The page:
4. I agree with this article, in the sense that the citizens of New York really do have to make a consistent effort to make this city more environment friendly, so we can have a exponentially growing population. I even think the recent invention of the Citi-bikes was a way to help the environment. All of these cars on the road cause so much pollution in the air, and these bikes, are trying to get the city to stop this pollution and at the same time, stop New York’s hectic traffic on the west-side highway everyday. I think Mayor Bloomberg does really believe in benefitting the city in this way, and i think the only way for New York to have a consistent successfully running city, they need to think of more ways in the future, to make the most of the resources we have, and to first think what is best for the environment

  5. I think that one of the best ways to make the city cleaner is simply by setting laws. While making a law it’s self is no simple thing, would make a huge difference. For example, if it was law that everyone must recycle their news paper, and there was a way of enforcing it, think of all the paper that would save. Or when cleaner, non pollutant cars become popular, it could be illegal to be drive a non clean air car. The MTA has already set an example by using their new clean air hybrid buses. If the rest of New York could follow, the city would be a much more eco friendly place.

    • I disagree first off the non pollutant cars would cost money cutting down more trees going agaisnt the whole idea of being green. Then the laws theres about over 8 million people in NYC how are we supposed to make sure that everyone there would recycle their newspapers or not litter? You need to think about all these things first everything cost money. Money=cutting down trees. If America boosted up the economy and everyone could afford a non pollutant car then life would be easy but the reality not everybody has the luxury of that. Not everyone is going to follow that law and how are u going to ensure that everybody’s going follow the law? have cameras? and be like big brother? No… the people are going to have to change for themselves theres no best way except that you cant force things on people. Well u can but then not everyone follows it

      • I believe that this article is mostly right. As an individual living in Manhattan I can see how the tight space and availibility of public transportation forces everyone to use less cars, therfore hurting the earth less in that essense. As a society, we all must come together and realize that by not creating more cities like Manhattan, not only is more land being occupied, but usage of cars will be up, and resources are abused by more rural areas. The logical way to go is to make laws that will suit environmental needs and needs for the city (and more to be established). But, I do agree with Alexus that by simply making laws, this will pose many challenges that in turn will waste time; With many people with different ideas, needs, and logics, it won’t be easy to compromise on a decision that both the city as a whole and the government fully agree on. not all new yorjers think the same. An example of evironmental disagreement is with the Waste area right along Asphalt Green in the 90s on the Upper East Side of Manhattan. Despite the ideas that multiple political members have put forward to the residents on the upper East Side, many people disagree. Now living on the Uperr East Side I disagree as well for multiple reasons, but my point is, that by enforcing laws and suiting pollution problems around the city with the least carbon footprint, Manhattan, steps will not be made as a country to reduce the amount of pollutants released. The people are not only the ones at fault as many major companies continue to sell their products. As a nation, not just city, the people of the U.S need to come together and see that we are destorying our world faster than ever before. Action needs to be made to convince citizens that recycling is not the only thing to change the wolrd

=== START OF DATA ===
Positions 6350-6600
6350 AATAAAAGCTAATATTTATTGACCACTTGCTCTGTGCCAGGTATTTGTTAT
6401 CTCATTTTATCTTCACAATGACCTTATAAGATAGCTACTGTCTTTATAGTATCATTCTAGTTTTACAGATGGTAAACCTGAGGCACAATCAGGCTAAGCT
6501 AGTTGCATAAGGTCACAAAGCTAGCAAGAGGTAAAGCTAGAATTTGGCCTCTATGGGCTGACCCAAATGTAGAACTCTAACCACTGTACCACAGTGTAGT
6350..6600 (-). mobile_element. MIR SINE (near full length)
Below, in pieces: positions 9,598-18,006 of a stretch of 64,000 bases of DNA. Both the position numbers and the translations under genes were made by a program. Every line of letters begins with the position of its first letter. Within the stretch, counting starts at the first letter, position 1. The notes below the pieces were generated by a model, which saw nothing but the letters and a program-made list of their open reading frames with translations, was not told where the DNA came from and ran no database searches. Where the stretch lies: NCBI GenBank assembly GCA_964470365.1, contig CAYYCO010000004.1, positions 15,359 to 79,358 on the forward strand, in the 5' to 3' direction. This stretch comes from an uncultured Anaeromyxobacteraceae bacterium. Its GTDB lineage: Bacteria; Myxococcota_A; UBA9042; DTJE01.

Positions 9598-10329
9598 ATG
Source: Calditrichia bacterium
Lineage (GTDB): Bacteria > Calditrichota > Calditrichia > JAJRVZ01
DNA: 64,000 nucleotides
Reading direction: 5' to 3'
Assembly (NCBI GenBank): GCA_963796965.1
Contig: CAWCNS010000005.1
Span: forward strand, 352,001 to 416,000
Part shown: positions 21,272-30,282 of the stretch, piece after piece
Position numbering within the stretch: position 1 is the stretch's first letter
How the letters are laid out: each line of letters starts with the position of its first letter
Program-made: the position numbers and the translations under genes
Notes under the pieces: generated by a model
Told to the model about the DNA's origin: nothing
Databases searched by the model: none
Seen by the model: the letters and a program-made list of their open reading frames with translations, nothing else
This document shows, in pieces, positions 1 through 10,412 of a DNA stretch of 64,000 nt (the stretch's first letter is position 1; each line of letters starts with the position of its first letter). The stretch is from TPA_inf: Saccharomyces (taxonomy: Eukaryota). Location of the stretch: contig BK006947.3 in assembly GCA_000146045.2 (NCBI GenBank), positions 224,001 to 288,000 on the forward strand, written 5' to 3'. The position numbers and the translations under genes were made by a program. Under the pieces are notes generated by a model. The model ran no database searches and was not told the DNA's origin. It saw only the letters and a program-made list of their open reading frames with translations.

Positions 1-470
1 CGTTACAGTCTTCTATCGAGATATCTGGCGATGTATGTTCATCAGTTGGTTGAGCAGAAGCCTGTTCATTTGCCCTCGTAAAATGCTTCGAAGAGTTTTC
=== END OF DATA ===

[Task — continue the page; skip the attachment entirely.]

• I disagree with Ben. There are already laws in place about littering but I see soda cans, Doritos bags, water bottles on the street everywhere. There is not enough people to enforce these laws that you speak of. The truth is people either don’t care, or are lazy at times, or both. I think the on,y possible way to solve this problem is by raising awareness about global warming, lack of resources,etc., so that people will start to care about the world and place they live in. Many companies have started to conform to new “green” ways. For example “Tesla” is a car company that makes electric cars. These electric cars are also very stylish which makes consumers want to buy them. Companies need to start marketing “cool” new “green” products that consumers will want to buy even if they don’t care about the environment

  6. Although the Mta train and bus services are great simply not driving cars a lot is NOT a good solution (as I have read in other comments). This is because people need cars if they live in the NYC but work in places like yonkers, jersey, New Rochelle (or Vise Versa) or any other places that only have highway routes. But for people that live in manhattan and work in manhattan, there is no reason to drive when you can take the train or bus. This city has already begun action by making the bike stations everywhere. So if you live in New York City and have a car the best solution would be not use it as much. One could possibly take the train Monday through Friday and drive on the weekends. This way our city isn’t being polluted with all the pollution